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Bernice Mason is a lifelong advocate for veterans, children

Bernice Mason is a lifelong advocate for veterans, children

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YORK – Much has happened since October 25, 1920, and York resident Bernice Mason has been around for it all in person.

Mason, a 74-year resident of York who moved to town in 1946, was born at home in Bradshaw 100 years ago tomorrow (Sunday, Oct. 25).

“Everybody was born at home in those days,” she said with a laugh, describing how the doctor came to her parents’ house to oversee the event.

Mason’s big day tomorrow will include a drive-by birthday celebration from 2-3 p.m. to which all are invited. The motorcade will meet at Greenwood Cemetery and drive past Mason’s nearby home from west to east. She will be outside to wave ‘Hello’ from a proper social distance.

Speaking Thursday in her home, Mason chuckled and suggested, “I may be the longest continuous subscriber” to the York News-Times, She has received the paper since her arrival in York with husband Kenny, a veteran of the European Theater in World War II, in` 1946.

Kenny died in 2008 from complications of Alzheimer’s Disease.

Mason’s 34 years of service to the kids of York at Kilgore Memorial Library dates to 1968 as children’s librarian.

“I haven’t given up on my books, as you can see,” she said with a smile and a gesture toward a nearby cabinet stuffed full. However, “Recently, I have been donating books to the Henderson Health Center” where a family member is employed.

“I loved all ages of the children,” she said of her three-plus decades at the library. “In the later years” libraries “were promoting reading to infants and toddlers,” which was right down her alley.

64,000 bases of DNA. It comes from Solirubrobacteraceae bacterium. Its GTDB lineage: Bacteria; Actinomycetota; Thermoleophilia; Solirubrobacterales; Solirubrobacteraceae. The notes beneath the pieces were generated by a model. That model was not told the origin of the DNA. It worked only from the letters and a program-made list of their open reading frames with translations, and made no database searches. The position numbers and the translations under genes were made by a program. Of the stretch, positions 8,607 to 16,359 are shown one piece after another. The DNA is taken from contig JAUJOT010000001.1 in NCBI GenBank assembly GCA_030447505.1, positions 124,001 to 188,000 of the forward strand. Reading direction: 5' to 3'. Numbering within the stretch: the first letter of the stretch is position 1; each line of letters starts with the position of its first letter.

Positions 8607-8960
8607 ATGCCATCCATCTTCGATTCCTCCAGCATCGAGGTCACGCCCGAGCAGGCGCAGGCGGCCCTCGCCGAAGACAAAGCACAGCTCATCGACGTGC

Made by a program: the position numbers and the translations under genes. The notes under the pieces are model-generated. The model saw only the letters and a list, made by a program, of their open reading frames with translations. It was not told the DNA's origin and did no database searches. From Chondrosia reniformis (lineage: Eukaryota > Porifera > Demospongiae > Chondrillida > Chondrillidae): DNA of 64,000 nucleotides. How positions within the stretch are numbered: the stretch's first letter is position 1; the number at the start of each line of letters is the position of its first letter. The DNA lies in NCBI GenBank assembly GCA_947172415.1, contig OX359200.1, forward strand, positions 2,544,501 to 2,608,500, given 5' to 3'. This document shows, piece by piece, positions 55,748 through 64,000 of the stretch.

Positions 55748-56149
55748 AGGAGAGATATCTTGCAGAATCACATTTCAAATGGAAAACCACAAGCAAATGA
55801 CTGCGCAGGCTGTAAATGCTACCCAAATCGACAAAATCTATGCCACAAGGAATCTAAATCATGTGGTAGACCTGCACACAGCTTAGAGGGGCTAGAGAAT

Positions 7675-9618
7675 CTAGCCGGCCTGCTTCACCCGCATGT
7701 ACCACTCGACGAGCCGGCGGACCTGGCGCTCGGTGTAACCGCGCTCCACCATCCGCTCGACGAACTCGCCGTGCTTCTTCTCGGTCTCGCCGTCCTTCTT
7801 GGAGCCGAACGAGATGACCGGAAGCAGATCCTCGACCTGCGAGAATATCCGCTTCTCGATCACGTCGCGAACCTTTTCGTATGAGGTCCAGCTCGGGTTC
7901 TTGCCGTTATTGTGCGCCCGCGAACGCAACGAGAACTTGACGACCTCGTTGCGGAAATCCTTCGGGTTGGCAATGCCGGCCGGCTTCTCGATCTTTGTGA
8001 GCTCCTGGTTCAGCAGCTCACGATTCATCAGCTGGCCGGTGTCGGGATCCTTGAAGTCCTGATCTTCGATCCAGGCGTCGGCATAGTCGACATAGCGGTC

“I especially loved the pre-school story hours” with kids from local daycare providers. Head Start youngsters would come on a regular basis and “I really liked them,” she said, “and I loved the teenage volunteers. They were just fun for me to deal with.”

In its heyday, she said, Summer Reading Camp would draw as many as 300 kids which required a small army of willing teens to manage.

But this lively senior citizen is a computer-age lady, too … or at least she was.

Mason dutifully purchased one at age 90 and, “Mostly played with it for eight years.” The best and most useful thing about it, she came to learn, was the amazing source of global information we know as Google. “After eight years” she said, “the computer died. I didn’t replace it. I thought I was too old to learn a new one.”

Also Thursday afternoon, Connie Hubbard of the VFW Irven J. Blum Auxiliary No. 1609 visited Mason to make a special presentation.

A copy of the picture book ‘Why We Stand’, written by young father Dillon Krueger of Columbus and dedicated to his two sons, is designed to teach growing young minds why and how to honor and respect flag and country.

A copy was obtained by the Auxiliary and will be donated to Kilgore Memorial Library, “In honor of our member, Bernice Mason, on her 100th birthday,” reads the inscription penned inside. “We praise her for her dedication to our veterans and her continued membership. Also, for her 34 years of dedication to the children’s library as the children’s librarian.”

With the pandemic, she said, “We’re not making a big deal” of her birthday, however that was said before she had been told of Sunday’s rolling party in her honor.

“Tell him what you want for your birthday,” coached Hubbard, clearly already aware what the answer would be.

“With a twinkle in her eye and a big grin Mason answered, “All I want is a Runza. A Runza and a soft-serve cone. That’s all I want.”

Will she get it? Smart money says don’t bet against it.

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